Prayer Time

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Fasting is usually defined as a withholding of all natural food, drinks and sex from the body for a determined period voluntarily appointed for moral or religious ends. This institution has found wide acceptance in all religious systems, although its forms and motives vary with different creeds and nationalities.


Although the origins of the ritual of fasting are obscure, several current theories claim that it originated as (1) a spiritual preparation for partaking of a sacred meal (W.R. Smith); (2) a method for inducing a state of susceptibility to visions (E.B. Tylor); and (3) a means of providing new vitality during periods of human or natural infertility (T.H. Gaster).

Scriptural citations have been adduced to support all these theories, but fasting in the Bible clearly emerged in response to more spiritual needs. The Hebrew root for fasting, can be used both as a verb and a noun, e.g., " David fasted a fast" ( 11Sam.12:16), a meaning verified in the next verse: "he ate no food."


Fasting is attested in the oldest strata of biblical literature and there can be no doubt that spontaneous fasting was widespread from earliest times both among individuals and groups. In the ritual practiced in the first Temple, fasting was clearly a permanent feature (Isa. 1:13, Ixx; Jer. 36:9, "before the Lord"; cf. Joel 1 :14; 2:15-17). The death of a national leader(e.g., King Saul) could initiate a day-long fast(11Sam. 1:12), or, alternatively, the fast might be observed for seven days (1Sam.31:13). The authority to proclaim a public fast was vested in the elders of the local community, who, however, could be pressured by the royal palace to proclaim a fast(e.g., for Naboth's undoing, 1Kings 21:8-12).


The purposes of fasting are various. Its most widely attested function, for the community as well as the individual, is to avert or terminate a calamity by eliciting God's compassion. For example, God mitigates Ahab's punishment because he fasted and humbled himself (I Kings 21:27-29). King David fasted in the hope that "the Lord will be gracious to me and the boy will live. But now that he is dead why should I fast?" (II Sam.12:22-23). Many other passages also indicate the use of fasting as a means of winning divine forgiveness(e.g., Ps.35:13;69:11; Ezra 10:6), implying that fasting is basically an act of penance, a ritual expression of remorse, submission, and supplication.


Fasting was practiced as a preparation for communing with the spirits of the dead or with the Deity, as when Saul fasted the day before the appearance of Samuel's apparition (I Sam. 28:20). To be vouchsafed a theophany, Moses fasted for as long as 40 days ( Ex. 34:28).


In the book of Tobit,  an adventure tale usually dated by scholars to the third or second century BCE, Tobit tells his children on his deathbed that “Prayer with fasting is good, but better than both is almsgiving with righteousness” (Tobit 12:8; NRSV). Tobit’s statement that “prayer with fasting is good,” is wisdom style advice on proper living. This fasting is voluntary, individual, and an expression of piety, like the amount of charity an individual gives.

The Gospel of Matthew in the New Testament offers another attestation to growth of the “pious fasting” movement.  In Matthew 9:14-16, Jesus debates the merits of fasting with the disciples of John the Baptist:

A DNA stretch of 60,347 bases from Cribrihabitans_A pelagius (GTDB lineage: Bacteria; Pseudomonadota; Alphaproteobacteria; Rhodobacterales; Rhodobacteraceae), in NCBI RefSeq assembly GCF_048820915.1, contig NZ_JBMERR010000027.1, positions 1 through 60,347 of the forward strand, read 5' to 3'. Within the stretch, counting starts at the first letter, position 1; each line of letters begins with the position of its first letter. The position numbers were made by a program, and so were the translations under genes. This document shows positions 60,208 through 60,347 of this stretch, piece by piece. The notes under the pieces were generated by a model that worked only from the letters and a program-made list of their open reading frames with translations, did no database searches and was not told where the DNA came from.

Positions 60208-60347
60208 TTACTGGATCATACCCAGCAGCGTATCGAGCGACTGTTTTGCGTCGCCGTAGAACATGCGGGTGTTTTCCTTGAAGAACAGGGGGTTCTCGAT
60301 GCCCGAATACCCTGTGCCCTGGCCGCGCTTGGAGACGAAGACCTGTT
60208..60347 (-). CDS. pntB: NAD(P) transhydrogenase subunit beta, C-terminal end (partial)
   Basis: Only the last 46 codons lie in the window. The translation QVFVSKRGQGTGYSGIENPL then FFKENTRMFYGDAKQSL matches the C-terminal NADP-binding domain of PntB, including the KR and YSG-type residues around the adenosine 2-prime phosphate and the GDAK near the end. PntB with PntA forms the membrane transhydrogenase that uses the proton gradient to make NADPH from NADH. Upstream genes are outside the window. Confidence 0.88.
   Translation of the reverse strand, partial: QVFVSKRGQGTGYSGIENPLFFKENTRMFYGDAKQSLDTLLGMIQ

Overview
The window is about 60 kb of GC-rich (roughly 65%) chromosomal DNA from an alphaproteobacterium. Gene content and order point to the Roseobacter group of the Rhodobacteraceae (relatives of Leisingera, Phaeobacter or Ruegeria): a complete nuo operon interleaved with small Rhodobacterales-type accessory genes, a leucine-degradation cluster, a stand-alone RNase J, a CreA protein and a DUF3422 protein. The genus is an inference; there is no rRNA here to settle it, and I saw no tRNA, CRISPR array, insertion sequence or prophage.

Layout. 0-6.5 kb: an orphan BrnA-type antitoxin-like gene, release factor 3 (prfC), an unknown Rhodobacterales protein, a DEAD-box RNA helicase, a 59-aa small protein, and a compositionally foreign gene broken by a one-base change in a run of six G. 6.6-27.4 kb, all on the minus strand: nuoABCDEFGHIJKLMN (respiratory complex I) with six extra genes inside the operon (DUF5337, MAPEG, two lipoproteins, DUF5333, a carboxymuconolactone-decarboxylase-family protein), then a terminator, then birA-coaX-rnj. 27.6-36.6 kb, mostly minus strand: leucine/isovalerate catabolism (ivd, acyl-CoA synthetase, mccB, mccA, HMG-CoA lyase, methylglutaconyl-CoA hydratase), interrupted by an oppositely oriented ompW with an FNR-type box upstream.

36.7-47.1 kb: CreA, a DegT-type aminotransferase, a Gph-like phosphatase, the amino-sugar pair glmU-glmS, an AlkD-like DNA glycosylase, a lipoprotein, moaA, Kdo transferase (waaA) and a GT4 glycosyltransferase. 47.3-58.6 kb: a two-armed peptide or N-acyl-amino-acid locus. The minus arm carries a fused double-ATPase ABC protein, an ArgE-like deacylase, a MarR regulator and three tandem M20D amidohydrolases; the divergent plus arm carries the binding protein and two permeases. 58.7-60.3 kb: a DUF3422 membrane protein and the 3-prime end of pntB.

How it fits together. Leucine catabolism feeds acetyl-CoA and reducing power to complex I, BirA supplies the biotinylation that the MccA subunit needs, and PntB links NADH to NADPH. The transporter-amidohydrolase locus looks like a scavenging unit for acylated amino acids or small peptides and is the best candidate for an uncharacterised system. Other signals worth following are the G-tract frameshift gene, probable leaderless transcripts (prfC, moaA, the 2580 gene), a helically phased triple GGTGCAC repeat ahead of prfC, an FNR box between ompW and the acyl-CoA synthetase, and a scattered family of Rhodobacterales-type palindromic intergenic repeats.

Then the disciples of John came to him, saying, ‘Why do we and the Pharisees fast often, but your disciples do not fast?’ And Jesus said to them, ‘The wedding-guests cannot mourn as long as the bridegroom is with them, can they? The days will come when the bridegroom is taken away from them, and then they will fast.’ (NRSV) 

This passage implies that the disciples of John and the Pharisees fast often. The word “often” suggests that these fasts are not tied to calendrical dates or past events, but are (spontaneous or regular) acts of piety. John’s disciples want to know why Jesus’s disciples do not display similar acts of piety.

Jesus’ answer presumes that fasting is an act of mourning rather than piety. He predicts that one day, his disciples will lose their beloved—this is a reference to his own imminent death at the hands of the Romans—and when that happens, Jesus’s disciples will have reason to fast. Their fasting will function as acts of mourning, not of piety.

In Matthew 6:  And whenever you fast, do not look dismal, like the hypocrites, for they disfigure their faces so as to show others that they are fasting. Truly I tell you, they have received their reward.  17 But when you fast, put oil on your head and wash your face, 18 so that your fasting may be seen not by others but by your Father who is in secret; and your Father who sees in secret will reward you (NRSV).

This passage suggests that Jesus, like the Pharisees and the disciples of John, believes in fasting for piety, but that such behavior should be done secretly and without fanfare. Reading these texts together suggests that Jesus’ gripe with the disciplines of John was that they made their fasting known and public, and Jesus saw this as hypocrisy. Despite this, fasting gained prominence in Christian circles and emerged as an act that reflected personal piety. In addition, many ascetic Christian communities arose that encouraged its members to avoid sex, food, and other physical indulgences that distract from leading a purely spiritual life.


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